Dance Rising NYC: Video Tour (Still Dancing): 300 Videos Broadcast Throughout the Five Boroughs at More Than 20 Cultural Venues
March 13 – 21, 2021
Video displays: March 13-21, videos shown at 20+ cultural venues across NYC
Dance Rising NYC announces a five borough Video Tour (Still Dancing) from March 13-21 to mark the one-year anniversary of NYC’s cultural shutdown due to the COVID-19 pandemic. Screens across New York City will broadcast videos from Dance Rising’s fall 2020 dance-outs, bringing visibility to the dance industry while live performance remains on pause.
A grassroots collective formed last fall as an urgent response to the pandemic, Dance Rising NYC is a platform for embodied advocacy that affirms the importance of dance in all its forms. In October and December 2020, Dance Rising organized live, hyper-local dance outs: on several specific dates/times, 300+ NYC dancers across the boroughs simultaneously took to the parks, streets, and rooftops to dance, calling attention to an entire sector that has been shut down by the pandemic. Dance Rising collected video recordings from these dance-outs, representing individual artists and established companies like Limon, Ballet Hispánico, Flamenco Vivo, Trisha Brown, Heidi Latsky Dance, The Bang Group, New York Theatre Ballet, Kinesis Project dance theatre, jill sigman/thinkdance, Renegade Performance Group and Movement of the People.
Now these compilation videos are ready to share with the public. Dance Rising is teaming up with the Village Alliance to produce large-scale projections around Astor Place including at The Cooper Union for the Advancement of Science and Art (March 13-15) and partnering with 20+ cultural organizations in all five boroughs to display these videos in venue lobbies, windows, and online (March 13-21). New Yorkers can also see short clips on LINKNYC kiosks across the city (March 8-26). Collectively, these videos will saturate the city with what already exists but has been out of the public eye for the past year.
The dance sector of NYC is in crisis right now, from training the next generation to employing full-time professionals: dancers live in every neighborhood in the city, but the physical distancing requirements of the pandemic have kept them isolated in their homes, and studios and stages remain largely closed. Video Tour (Still Dancing) is a tribute to quarantine and the industry’s tenacity in finding ways to insist that dance is a vital performing art — one that shapes NYC’s identity as a cultural center.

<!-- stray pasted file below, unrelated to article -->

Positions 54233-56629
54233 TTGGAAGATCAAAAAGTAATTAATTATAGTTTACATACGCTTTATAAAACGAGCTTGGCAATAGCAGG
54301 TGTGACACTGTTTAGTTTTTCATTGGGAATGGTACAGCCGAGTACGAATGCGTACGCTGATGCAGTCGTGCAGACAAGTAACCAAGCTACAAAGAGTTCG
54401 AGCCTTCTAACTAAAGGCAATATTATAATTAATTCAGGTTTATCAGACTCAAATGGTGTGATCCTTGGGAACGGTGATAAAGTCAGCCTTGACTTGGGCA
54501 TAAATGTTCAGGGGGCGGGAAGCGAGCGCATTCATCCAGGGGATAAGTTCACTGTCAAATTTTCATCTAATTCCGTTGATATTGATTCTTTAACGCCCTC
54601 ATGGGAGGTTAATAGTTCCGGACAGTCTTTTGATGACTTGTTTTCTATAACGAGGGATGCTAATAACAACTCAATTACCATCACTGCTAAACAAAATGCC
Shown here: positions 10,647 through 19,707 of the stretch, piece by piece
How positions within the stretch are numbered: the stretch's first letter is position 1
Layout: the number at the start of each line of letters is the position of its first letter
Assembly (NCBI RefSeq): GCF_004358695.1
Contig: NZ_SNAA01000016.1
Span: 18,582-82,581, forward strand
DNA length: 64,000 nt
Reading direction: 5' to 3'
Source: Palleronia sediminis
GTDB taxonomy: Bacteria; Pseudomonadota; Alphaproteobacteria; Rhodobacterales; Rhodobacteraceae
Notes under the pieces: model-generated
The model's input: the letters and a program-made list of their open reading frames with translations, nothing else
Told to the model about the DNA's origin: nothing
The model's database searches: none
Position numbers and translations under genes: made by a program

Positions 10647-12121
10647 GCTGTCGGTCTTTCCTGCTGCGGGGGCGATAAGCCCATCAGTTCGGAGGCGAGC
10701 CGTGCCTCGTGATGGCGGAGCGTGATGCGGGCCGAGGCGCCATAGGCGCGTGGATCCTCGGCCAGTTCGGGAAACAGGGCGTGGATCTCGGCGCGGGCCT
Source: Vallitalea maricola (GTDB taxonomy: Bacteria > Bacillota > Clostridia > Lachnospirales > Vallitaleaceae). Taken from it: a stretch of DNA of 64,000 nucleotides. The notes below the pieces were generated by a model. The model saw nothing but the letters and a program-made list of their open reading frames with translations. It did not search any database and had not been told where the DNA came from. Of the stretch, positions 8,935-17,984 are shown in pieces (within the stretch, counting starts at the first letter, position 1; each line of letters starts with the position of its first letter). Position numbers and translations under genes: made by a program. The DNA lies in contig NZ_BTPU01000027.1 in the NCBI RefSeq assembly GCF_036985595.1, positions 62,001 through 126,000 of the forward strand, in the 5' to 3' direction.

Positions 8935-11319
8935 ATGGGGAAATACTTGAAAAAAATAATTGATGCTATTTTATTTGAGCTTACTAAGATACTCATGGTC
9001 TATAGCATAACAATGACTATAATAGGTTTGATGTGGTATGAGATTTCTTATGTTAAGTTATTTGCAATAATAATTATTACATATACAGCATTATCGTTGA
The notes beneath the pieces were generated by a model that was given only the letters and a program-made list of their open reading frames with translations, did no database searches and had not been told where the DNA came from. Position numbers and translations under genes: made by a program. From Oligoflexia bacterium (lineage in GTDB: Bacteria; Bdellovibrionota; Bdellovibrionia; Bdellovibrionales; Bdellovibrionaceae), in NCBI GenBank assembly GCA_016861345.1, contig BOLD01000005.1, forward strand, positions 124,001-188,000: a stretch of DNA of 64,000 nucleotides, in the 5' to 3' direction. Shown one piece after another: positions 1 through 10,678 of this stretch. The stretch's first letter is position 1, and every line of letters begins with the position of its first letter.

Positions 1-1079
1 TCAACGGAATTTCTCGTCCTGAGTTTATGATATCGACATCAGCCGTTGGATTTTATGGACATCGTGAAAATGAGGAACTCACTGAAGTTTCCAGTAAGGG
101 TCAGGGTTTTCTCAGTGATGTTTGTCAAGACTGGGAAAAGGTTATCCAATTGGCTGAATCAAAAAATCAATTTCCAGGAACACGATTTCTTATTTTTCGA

Dance Rising founding member Melissa Riker, director of Kinesis Project dance theatre, says, “As a dance artist living through a mismanaged pandemic, struggling to support my own company, I am acutely aware of the damage to our field. Choreographers and dancers cannot train, teach, create, or perform in person – a year into the pandemic, they are still largely dancing in their living rooms on zoom. Dance Rising is an emergency call to action; a way to create a multi-faceted dialogue that threads advocacy and visibility for dance into the streets of New York City.”
Astor Place video projections: March 13-15, 45-minute loop starting at sunset and running for three hours each night (side of The Cooper Union’s Residence Hall at 29 3rd Avenue)
LINKNYC video kiosks: March 8-26, 15 second video clips running in rotation on kiosks
Video displays: March 13-21,videos shown at 20+ cultural venues across NYC (detailed list below)
Manhattan: Abrons Arts Center, Arts On Site, DANCENOW, Flamenco Vivo,
GIBNEY, HERE Arts Center, John Jay College/ Gerald W. Lynch Theater, The Joyce, Movement Research, Museum of the City of New York, New York Live Arts, The Schomburg Center for Research in Black Culture
Brooklyn: Actors Fund Theatre & Brooklyn Ballet, BAX, BRIC, LEIMAY,
Mark Morris Dance Group
Queens: CUNY Dance Initiative, Flushing Town Hall, Kupferberg Center for the Arts,